Photo via UFC.com
Chris Lytle is getting some acclaim today for being the "most exciting fighter in UFC history" based on his holding the record for Fight Night awards from the promotion: 4 Fight of the Night bonuses, 2 Submission of the Night bonuses, 1 Knockout of the Night bonus. He won his second Sub of the Night bonus at UFC 110 for his knee bar win over Brian Foster.
It was a thing of beauty too. After Foster outpointed him standing in the first 90 seconds and added a body slam for good measure, Lytle made the most of the second standing clinch of the fight by rolling into a knee bar when Foster went for back control standing.
Foster showed a lot of promise in the fight, outstriking Lytle on the feet, throwing crisp punches and many nice kicks. His wrestling was also top notch. He just needs to work on his submission defense a bit more. Should be a good learning experience for the young fighter. For Lytle it's another bonus.
Here's a definition of the knee bar from Wikipedia:
A kneebar (technically known as a straight legbar) is a leglock which hyperextends the knee. The basic kneebar is performed similarly to an armbar by holding the opponent's leg in between the legs and arms so the opponent's kneecappoints towards the body. By pushing the hips forward, the opponent's leg is straightened, and further leveraging hyperextends the knee. A variation of the kneebar is done similarly, but instead of holding the leg with the hands, the opponent's foot is pushed behind one armpit. By pushing the shoulder backwards and pushing the hips forward, a greater amount of force is applied to the knee, and the lock becomes much more difficult to escape.
Let's look at a gif, some expert opinion from Grapplearts and a training video in the full entry.
Gif by Smoogy.
On the right we see the whole move in one long gif. The fighters start out with Foster trying to get back control over a standing Lytle. He has both of arms wrapped around Lytle's waist and his hands are locked together. Lytle is initially using a whizzer to counter -- ie his left arm is hooked under Foster's right armpit. This is a standard wrestling position and it creates a lot of opportunities in MMA for the one getting back control, but it also leaves you vulnerable to some attacks that you don't have to worry about in amateur wrestling, like the rolling knee bar.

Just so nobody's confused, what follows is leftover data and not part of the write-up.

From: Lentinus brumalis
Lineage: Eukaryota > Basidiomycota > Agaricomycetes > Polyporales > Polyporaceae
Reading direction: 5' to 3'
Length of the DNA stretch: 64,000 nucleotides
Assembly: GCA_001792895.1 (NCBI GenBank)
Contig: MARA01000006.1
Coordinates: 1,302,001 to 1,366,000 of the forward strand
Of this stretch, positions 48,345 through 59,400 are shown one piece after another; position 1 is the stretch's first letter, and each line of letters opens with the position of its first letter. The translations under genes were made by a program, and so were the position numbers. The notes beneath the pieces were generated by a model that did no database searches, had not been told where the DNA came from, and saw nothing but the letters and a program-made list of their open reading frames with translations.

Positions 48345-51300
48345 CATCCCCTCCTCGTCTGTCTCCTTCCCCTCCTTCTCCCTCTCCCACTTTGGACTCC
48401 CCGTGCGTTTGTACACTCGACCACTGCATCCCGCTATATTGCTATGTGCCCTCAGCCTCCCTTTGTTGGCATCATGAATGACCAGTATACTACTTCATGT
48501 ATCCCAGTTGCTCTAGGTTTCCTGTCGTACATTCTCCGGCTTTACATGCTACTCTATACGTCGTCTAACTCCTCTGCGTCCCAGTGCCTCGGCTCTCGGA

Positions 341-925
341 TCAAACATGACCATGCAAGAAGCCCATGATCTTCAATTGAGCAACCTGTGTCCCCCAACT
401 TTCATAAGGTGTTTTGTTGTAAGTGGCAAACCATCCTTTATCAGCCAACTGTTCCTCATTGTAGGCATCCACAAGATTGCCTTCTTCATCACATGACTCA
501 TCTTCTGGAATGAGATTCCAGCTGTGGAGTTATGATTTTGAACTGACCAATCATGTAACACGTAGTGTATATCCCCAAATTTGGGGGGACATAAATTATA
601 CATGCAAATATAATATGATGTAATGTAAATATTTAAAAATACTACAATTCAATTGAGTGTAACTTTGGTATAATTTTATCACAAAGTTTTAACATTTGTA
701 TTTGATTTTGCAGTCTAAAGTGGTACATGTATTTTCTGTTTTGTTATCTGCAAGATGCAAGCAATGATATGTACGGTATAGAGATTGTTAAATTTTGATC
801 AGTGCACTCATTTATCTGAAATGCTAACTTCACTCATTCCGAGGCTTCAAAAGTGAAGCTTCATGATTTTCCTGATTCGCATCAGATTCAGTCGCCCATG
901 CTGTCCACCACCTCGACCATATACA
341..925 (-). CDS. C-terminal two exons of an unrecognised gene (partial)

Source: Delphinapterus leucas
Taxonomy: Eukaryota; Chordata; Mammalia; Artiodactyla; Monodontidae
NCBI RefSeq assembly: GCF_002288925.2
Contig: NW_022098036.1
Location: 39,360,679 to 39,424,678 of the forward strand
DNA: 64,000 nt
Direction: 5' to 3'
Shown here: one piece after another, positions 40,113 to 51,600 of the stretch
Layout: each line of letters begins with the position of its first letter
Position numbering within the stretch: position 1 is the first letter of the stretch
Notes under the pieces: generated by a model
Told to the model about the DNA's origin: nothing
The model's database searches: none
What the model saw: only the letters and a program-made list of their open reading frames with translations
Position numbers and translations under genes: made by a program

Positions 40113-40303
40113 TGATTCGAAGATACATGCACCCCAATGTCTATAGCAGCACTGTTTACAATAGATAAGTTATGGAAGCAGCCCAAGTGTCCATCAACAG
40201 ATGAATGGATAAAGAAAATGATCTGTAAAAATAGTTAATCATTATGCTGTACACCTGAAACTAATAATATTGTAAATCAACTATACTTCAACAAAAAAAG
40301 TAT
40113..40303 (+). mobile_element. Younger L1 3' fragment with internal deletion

Note how Lytle's left leg is between Foster's two legs. This is the positioning that creates the opportunity for Lytle's attack. Lytle first gives up the whizzer and in one motion swings his left arm out from under Foster's armpit and down between his legs to grab the back of Foster's right leg. Then he rolls forward, pulling Foster down with him.
Stephan Kesting from Grapplearts has a really nice column on fixing common knee bar mistakes:
To be in the correct body position for the kneebar, your body should be positioned with a 90 degree bend in the knees and a 90 degree bend in the hips. This is your ‘power position': from here you have much more ability to arch backwards while applying the kneebar, as well as being able to use the power of your hips. This is basically the same position you would need to be in if you wanted to bridge off a mounted opponent. In this position you will be able to bring the full force of your body to bear against his knee joint.
Note that Lytle gets a really nice 90 degree angle with his thighs as illustrated in this pic of Kesting on the left.
More from Kesting:
Foot and leg control is required to prevent your opponent's leg from rotating or escaping into a safe position. In order to attack a limb you usually need to control it first. Too often one sees a kneebar attack where the defender manages to escape the lock due to insufficient foot and leg control.
The two most basic ways to position your legs are: 1) with your ankles crossed on his butt, and 2) with your legs triangled to the outside of his leg. Pinching the legs together as hard as you can is very important: this limits his movement and makes the lock come on faster.
Note that Lytle uses the crossed ankles method of leg positioning. I'd be interested in hearing from some grapplers as to how Foster almost escaped and what mistakes he made that allowed Lytle to lock in the knee bar.
More from Kesting:
Your arms should hold his foot close to your body. If you are holding his leg at arms length from you then you don't have as much control over his foot. Furthermore you will be using more arm power instead of legs and back power to apply pressure. Generally speaking, you should hug his leg to your chest when applying the kneebar, but placing his leg under your armpit is also a good control position.
Lytle definitely got that part right. Foster's foot is a little low down on his chest rather than being up high like an ideal knee bar. That, I think has to do with the difficulty Foster gave Lytle in securing the hold.
Below is a video from Danny Ives a BJJ coach Luke Thomas calls the "best BJJ coach" I've ever had: